The review: I enjoyed the experience of reading this book; I really enjoyed it towards the end; and I have appreciated it even more as I’ve gained distance from and been able to reflect more upon it. I think that it may seem deceptively simple at first read: all vibes, no plot (which really just means very character-driven); a straightforward premise; no build-up to some major third-act conflict.
Oh, how I enjoyed uncovering the layers Ogawa weaves into this story. I found it so affecting that much of the book feels quite pleasant, almost comforting. For as horrifying as the premise is, there is a marked lack of misery. The language Ogawa employs expresses this and so do the quietly domestic moments she writes in: walking your newly adopted dog, celebrating an old friend’s birthday. But then you start to consider the objects forgotten, and the calm becomes eerie, slowly suffocating. You start to wonder if the residents in this notably unknown time and unknown place have perhaps forgotten how to despair of their circumstances. And THAT is truly terrifying.
I also appreciated the many ways in which the themes of art and memory are intertwined, wound so tightly up in each other they form a Gordian knot. Not only does the memory of novels, the main character’s art of choice, disappear, but the characters in her novels also have lost some vital sense, a reflection of the reality which she, the MC, is living in. Both of these things - art and memory, specifically the act of remembering - are depicted as impermanent and also as subversive. There are so many layers to tease apart in this novel, and I’ve enjoyed how it has stuck around in my memory (ha) months after I finished it.
Stars In Your Eyes by Kacen Callender
Review by @youshouldreadthisif
The rundown: When Logan, Hollywood’s bad boy, and Mattie, an up-and-coming golden boy, are cast as leads in a new romantic film, Logan claims that Matt has “zero talent,” sending the film’s publicity into a nosedive. To create positive buzz, the two are persuaded into a fake‑dating scheme—but as the two actors get to know their new characters, real feelings start to develop.
The review: Callender really took the idea of a cozy, warm romance and gleefully ripped it up into tiny little pieces. Then he took those pieces and rearranged them into a love story that burns as it goes down. Because this romance is neither pretty nor easy. It’s a long, difficult road for Logan and Mattie to reach their happily ever after (yes, there definitely is HEA!).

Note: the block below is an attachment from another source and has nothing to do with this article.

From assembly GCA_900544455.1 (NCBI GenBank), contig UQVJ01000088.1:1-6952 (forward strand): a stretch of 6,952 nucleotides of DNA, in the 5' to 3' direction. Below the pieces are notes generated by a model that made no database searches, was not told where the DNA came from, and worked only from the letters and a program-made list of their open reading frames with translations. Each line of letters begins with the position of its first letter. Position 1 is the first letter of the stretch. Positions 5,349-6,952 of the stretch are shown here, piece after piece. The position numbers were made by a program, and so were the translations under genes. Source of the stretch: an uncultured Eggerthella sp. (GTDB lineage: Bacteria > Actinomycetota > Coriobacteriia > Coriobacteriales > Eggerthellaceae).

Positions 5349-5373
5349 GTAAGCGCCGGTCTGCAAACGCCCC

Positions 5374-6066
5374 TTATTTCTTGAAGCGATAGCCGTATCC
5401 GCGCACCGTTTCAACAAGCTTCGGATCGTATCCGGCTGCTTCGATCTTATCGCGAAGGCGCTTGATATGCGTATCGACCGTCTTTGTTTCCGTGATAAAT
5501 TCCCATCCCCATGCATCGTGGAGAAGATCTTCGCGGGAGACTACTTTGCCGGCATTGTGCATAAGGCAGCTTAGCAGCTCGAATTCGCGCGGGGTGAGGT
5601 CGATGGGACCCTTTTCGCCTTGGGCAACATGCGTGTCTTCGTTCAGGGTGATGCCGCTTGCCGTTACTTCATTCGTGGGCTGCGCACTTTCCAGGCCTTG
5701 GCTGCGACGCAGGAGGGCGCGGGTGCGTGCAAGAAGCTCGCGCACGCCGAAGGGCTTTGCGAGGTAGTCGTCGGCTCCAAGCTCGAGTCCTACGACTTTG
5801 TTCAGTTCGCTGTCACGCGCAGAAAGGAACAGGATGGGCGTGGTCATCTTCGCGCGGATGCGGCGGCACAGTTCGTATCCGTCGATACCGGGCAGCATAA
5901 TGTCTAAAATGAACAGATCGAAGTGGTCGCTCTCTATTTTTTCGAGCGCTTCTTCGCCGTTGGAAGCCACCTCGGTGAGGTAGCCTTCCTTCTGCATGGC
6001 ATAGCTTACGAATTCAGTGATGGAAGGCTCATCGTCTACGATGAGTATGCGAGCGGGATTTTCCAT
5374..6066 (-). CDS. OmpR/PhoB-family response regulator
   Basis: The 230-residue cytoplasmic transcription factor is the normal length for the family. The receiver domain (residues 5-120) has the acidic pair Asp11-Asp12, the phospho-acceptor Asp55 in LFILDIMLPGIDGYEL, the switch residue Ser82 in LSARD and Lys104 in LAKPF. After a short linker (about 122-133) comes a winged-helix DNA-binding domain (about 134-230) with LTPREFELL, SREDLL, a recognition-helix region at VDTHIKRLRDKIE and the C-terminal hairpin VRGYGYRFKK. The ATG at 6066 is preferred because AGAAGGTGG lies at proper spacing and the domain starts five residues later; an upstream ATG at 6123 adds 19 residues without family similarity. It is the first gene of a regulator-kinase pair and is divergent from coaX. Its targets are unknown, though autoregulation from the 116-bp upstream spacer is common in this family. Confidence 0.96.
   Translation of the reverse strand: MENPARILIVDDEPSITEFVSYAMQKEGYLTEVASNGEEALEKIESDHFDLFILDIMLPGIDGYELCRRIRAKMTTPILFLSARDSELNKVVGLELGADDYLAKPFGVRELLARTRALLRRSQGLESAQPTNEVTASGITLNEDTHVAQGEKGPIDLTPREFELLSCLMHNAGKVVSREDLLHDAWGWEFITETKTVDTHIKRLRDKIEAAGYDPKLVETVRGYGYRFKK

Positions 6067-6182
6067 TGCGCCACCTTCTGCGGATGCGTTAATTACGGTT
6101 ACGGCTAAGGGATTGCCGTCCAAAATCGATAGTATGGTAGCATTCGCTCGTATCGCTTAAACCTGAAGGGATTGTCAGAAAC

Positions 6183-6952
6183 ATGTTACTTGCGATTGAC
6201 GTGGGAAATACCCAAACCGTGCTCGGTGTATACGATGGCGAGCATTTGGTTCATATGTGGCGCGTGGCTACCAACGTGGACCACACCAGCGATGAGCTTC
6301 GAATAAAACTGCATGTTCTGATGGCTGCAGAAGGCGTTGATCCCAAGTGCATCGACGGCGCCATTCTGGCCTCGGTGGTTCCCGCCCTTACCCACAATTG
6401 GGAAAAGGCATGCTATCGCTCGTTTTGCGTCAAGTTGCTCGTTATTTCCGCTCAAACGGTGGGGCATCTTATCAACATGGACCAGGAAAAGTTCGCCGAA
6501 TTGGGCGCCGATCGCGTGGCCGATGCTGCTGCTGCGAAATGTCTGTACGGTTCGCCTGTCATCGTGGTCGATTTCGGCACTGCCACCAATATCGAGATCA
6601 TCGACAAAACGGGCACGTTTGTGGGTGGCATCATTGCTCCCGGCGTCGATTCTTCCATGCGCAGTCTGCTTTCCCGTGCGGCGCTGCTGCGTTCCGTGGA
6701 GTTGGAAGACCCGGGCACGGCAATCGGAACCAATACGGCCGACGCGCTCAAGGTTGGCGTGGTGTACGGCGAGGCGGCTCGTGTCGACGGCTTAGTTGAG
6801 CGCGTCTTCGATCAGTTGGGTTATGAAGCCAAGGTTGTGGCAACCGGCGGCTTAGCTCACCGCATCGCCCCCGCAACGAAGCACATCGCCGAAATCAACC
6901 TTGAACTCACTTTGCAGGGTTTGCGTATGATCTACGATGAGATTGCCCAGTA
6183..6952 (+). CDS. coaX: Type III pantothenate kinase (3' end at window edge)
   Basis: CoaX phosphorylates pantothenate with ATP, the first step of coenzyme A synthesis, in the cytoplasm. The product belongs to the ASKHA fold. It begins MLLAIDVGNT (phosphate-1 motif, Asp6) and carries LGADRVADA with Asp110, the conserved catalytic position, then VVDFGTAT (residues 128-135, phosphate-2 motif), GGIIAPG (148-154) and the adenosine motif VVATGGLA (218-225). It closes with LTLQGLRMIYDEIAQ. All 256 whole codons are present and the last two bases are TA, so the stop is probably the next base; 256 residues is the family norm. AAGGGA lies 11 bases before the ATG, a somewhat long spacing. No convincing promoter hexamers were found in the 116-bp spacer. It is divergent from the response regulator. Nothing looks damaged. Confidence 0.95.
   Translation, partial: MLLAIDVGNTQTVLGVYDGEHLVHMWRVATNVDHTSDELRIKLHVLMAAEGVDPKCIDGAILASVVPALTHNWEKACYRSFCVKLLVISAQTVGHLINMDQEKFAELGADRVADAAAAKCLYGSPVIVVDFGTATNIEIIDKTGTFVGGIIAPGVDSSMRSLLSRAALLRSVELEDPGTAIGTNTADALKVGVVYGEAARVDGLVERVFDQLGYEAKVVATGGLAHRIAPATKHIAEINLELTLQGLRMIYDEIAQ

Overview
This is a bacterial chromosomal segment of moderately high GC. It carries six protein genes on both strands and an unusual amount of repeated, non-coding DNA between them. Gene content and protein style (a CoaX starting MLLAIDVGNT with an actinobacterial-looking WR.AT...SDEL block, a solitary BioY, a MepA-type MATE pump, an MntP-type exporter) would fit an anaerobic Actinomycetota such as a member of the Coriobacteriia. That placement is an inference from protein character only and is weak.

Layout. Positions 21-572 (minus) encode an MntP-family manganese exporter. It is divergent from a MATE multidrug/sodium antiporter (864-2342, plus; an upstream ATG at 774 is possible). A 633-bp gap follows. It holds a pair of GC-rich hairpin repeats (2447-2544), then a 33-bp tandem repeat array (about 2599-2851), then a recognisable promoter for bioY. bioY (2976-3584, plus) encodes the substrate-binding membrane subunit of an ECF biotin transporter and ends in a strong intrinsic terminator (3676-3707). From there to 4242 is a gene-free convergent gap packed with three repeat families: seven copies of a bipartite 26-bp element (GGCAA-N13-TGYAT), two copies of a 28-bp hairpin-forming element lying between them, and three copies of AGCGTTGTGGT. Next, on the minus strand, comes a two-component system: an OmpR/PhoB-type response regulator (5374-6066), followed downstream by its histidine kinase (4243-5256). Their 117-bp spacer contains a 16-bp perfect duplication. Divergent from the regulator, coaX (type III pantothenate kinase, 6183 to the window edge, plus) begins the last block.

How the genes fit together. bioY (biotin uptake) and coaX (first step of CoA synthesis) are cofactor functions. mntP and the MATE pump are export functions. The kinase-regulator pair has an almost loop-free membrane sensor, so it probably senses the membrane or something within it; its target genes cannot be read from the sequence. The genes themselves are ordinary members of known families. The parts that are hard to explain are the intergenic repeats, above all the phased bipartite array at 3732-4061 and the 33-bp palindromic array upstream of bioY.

A central thesis of Stars In Your Eyes is that trauma poisons all aspects of a person’s life and a romantic relationship, even a safe one, is not the solution for recovery, a lesson that the romance genre widely could stand to acknowledge more explicitly. To that end, I really appreciated that Callender allows Logan to be and stay messy and traumatized. Nothing about what he struggles with is solved immediately after or because of his relationship with Mattie. He continues to make bad decisions, motivated by the PTSD of his trauma (both new and old). Mattie also comes to understand that his own trauma, stemming from his father’s homophobia and emotional abandonment, has led him to over-invest in caring for Logan and consequently neglect his own health.
And because of all that, we have the most necessary third-act break-up of all time. THIS, my friends, is how you utilize a break-up for the betterment of the romance! It was so, so good. Painful and cathartic, like the emotional climax of a romance should be. I love how Callender wrote the break-up, and though I want to rave about it in detail, I’ll contain myself to avoid spoiling it for readers who haven’t had the pleasure of reading this book yet. I’m not generally a fan of fake dating, but this was a superb execution of the trope to serve the larger story. Highly recommend.
Goes well with: Readers who enjoyed Yerba Buena by Nina LaCour, which is sapphic, not Achillean, may appreciate this one, as well. While the settings are very different, both books explore the characters’ trauma and how it impacts their ability to be in a healthy relationship.